Founded in San Francisco in 1926, Brobeck,Phleger & Harrison (Brobeck) was a leading regional law firm that grew to national prominence in the 1990s. During the interwar period, Brobeck represented important corporate clients such as Wells Fargo Bank and the Pacific Maritime Association. Following World War II, managing partner Herman Phleger served as an advisor to Bernard Baruch during the creation of the United Nations. In 1980, under the direction of John Larson, the firm established an office in Palo Alto to serve expanding technology companies in Santa Clara County. By the mid-1990s, Brobeck had become one of the two largest firms representing technology startups in Silicon Valley.

In 2002, as the technology economy slowed, Brobeck was forced to rethink the growth strategy that had propelled it to the pinnacle of corporate practice. Declining partner compensation prompted an exodus of top-performers. This vicious cycle ultimately forced the partnership to announce its intention to liquidate in February 2003. A committee of three senior partners assumed responsibility for liquidation. In September creditors lost confidence in the liquidation committee and forced the firm to seek protection under Chapter 7 of the Bankruptcy Code.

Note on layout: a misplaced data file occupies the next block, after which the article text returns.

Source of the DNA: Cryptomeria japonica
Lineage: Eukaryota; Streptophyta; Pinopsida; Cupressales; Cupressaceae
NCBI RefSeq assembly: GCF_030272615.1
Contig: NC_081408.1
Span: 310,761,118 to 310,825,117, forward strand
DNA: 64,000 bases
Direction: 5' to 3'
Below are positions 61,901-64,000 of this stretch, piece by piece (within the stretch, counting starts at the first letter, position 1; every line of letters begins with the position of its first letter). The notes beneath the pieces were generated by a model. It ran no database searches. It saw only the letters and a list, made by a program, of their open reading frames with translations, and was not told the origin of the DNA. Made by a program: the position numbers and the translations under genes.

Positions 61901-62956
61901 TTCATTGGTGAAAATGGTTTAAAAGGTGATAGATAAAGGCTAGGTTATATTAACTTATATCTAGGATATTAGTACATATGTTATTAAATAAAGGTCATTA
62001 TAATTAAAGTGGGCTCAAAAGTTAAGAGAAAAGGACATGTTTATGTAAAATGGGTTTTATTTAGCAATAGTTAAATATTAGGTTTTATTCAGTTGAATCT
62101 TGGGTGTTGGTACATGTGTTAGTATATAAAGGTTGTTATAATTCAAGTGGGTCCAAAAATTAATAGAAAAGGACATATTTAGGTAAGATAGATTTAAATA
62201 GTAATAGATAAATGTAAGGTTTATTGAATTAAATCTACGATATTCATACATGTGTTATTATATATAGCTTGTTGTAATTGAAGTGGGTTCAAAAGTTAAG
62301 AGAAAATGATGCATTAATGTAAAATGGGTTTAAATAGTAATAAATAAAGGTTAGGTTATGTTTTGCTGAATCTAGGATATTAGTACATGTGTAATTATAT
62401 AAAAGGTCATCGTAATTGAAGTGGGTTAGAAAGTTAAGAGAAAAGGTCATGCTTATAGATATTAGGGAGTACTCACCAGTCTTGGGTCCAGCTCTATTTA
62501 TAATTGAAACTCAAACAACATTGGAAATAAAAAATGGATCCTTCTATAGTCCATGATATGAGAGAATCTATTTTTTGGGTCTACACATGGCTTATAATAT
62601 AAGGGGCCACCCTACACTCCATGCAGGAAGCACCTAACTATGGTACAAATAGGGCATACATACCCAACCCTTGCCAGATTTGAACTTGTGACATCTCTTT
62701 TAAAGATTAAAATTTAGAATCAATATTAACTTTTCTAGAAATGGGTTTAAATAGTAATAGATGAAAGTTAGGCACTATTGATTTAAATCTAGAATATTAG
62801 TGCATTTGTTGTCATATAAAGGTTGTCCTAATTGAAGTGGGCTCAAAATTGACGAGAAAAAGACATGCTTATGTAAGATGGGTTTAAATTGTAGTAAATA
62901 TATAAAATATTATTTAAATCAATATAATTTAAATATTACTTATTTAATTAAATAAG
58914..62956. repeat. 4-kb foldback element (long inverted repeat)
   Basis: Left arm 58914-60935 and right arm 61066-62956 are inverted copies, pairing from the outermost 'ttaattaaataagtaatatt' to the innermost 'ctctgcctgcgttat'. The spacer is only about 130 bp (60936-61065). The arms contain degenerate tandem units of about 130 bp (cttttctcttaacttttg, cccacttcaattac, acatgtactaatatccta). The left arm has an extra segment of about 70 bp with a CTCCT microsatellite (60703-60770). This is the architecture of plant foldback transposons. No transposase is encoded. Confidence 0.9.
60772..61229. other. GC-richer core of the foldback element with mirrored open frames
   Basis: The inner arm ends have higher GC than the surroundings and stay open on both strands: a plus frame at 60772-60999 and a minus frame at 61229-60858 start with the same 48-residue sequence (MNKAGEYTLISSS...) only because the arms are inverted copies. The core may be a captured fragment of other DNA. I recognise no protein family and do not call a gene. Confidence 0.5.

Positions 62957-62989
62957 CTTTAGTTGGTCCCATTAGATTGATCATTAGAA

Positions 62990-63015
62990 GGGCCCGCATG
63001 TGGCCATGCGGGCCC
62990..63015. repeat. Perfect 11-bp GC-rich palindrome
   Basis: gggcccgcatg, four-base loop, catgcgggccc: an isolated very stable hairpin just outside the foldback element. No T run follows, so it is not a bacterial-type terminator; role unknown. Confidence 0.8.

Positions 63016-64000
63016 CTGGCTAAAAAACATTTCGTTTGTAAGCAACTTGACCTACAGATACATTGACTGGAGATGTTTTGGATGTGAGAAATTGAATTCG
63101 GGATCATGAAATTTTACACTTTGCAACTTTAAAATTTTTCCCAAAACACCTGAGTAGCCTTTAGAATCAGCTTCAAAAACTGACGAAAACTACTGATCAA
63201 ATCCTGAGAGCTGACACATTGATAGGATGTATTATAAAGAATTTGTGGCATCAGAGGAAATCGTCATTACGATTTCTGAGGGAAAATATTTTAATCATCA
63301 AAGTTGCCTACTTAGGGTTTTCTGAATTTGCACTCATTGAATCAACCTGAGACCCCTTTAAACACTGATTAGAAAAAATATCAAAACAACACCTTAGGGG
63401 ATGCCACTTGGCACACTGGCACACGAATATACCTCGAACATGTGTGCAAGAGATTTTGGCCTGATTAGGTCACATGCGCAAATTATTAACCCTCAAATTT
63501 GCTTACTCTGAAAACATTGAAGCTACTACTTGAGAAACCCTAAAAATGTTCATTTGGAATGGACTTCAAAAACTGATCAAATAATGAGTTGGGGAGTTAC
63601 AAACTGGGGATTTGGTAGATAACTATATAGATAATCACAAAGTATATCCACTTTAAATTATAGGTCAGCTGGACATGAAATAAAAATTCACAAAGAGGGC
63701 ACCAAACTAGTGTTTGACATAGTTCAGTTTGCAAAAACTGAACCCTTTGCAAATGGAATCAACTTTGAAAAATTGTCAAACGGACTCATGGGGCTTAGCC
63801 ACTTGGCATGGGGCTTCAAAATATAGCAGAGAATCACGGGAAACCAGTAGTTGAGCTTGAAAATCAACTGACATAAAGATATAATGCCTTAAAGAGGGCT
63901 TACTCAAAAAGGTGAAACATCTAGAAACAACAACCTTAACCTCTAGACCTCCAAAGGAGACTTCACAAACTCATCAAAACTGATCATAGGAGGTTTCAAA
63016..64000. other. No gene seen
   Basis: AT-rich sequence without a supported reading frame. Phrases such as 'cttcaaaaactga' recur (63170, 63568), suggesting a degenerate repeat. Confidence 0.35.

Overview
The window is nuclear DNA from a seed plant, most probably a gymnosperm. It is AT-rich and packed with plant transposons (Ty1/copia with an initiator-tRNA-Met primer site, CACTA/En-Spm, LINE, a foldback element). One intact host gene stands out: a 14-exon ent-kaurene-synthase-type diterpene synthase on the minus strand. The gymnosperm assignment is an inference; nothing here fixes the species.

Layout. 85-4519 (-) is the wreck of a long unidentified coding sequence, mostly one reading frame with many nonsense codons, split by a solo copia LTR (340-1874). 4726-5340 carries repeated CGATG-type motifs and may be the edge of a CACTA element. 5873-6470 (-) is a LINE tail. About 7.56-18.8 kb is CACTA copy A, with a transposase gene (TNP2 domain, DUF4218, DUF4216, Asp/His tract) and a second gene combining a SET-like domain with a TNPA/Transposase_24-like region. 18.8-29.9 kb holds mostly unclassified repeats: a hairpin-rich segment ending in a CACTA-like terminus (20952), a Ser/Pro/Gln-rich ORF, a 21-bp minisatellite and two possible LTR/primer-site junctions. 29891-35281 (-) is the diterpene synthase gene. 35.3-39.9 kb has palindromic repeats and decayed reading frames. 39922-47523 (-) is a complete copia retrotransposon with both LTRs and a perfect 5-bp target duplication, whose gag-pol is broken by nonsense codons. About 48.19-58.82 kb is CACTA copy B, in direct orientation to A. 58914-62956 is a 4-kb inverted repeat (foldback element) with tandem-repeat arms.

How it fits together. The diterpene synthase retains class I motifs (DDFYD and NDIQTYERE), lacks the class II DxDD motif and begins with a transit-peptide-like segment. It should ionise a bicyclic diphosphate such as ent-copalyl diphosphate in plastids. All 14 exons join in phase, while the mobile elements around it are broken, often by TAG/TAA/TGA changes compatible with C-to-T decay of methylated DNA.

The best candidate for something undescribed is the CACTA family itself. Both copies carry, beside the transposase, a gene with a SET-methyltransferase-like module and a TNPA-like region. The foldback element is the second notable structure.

A potential bright spot in this otherwise dismal story came from an unexpected corner. The artifacts left in the wake of Brobeck – including digital materials documenting the operation of the partnership and the work its lawyers did on behalf of more than 10,000 clients – contained a wealth of historical information. is an information site about the broad- based effort to save the digital records of Brobeck in a closed archive.

Welcome to Please explore the reference materials we have collected on this site. If you would like to learn more about the project, please contact us.